The Indian Child Welfare Act
of 1978 (ICWA
) ((), codified at .) is a Federal law that governs jurisdiction over the removal of Native American (Indian) children from their families.
Overview of ICWA
ICWA gives tribal governments a strong voice concerning child custody proceedings which involve Indian children, by allocating tribes exclusive jurisdiction
over the case when the child resides on, or is domiciled on, the reservation, or when the child is a ward
of the tribe; and concurrent
, but presumptive, jurisdiction over non-reservation Native Americans’ foster care placement proceedings.
ICWA was enacted in 1978 because of the high removal rate of Indian children from their traditional homes and essentially from Indian culture as a whole. Before enactment, as many as 25 to 35 percent of all Indian children were being removed from their Indian homes and placed in non-Indian homes, with presumably the absence of Indian culture. In some cases, the Bureau of Indian Affairs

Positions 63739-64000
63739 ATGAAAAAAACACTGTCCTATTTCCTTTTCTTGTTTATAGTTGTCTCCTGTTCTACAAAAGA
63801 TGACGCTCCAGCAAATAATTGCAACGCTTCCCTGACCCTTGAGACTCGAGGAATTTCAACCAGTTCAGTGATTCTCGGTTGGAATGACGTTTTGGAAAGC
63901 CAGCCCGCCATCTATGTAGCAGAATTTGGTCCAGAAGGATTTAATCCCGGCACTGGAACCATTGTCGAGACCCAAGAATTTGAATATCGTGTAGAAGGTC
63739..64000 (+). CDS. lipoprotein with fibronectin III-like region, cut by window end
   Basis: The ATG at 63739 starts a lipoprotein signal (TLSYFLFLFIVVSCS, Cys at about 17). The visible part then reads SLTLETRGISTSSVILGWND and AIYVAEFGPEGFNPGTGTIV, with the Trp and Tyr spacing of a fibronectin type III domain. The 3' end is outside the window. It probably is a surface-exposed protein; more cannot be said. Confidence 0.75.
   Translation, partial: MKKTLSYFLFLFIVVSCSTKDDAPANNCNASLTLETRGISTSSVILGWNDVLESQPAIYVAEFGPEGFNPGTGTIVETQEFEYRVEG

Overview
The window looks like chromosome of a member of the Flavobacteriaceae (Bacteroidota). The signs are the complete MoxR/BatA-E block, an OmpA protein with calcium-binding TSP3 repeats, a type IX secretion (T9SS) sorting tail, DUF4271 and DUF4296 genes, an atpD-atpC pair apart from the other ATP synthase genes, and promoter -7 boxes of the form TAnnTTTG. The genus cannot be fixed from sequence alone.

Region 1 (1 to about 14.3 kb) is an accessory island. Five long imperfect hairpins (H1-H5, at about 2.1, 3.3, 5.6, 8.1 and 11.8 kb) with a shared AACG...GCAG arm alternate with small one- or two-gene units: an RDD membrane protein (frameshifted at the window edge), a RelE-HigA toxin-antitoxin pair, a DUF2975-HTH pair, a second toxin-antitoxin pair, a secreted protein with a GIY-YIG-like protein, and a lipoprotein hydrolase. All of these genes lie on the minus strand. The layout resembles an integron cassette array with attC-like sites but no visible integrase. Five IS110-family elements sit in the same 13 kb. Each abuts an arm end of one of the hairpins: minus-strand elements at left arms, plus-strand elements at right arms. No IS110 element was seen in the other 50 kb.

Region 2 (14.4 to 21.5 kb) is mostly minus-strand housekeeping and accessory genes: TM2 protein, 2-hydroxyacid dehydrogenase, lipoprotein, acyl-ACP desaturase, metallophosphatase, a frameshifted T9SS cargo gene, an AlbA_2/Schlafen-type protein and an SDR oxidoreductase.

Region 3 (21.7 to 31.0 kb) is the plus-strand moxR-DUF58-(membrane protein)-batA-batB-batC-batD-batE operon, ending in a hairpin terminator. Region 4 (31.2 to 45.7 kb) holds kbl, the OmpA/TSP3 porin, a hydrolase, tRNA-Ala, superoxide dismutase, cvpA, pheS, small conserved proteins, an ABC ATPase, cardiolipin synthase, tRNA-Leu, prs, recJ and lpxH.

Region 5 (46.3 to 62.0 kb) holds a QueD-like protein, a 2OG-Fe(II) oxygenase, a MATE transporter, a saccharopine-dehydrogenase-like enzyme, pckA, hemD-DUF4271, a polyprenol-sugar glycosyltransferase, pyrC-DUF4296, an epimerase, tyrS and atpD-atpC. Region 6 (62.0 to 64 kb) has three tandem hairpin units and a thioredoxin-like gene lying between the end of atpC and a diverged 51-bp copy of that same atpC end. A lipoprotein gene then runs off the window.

(BIA) paid the states to remove Indian children and to place them with non-Indian families and religious groups.<ref... Read More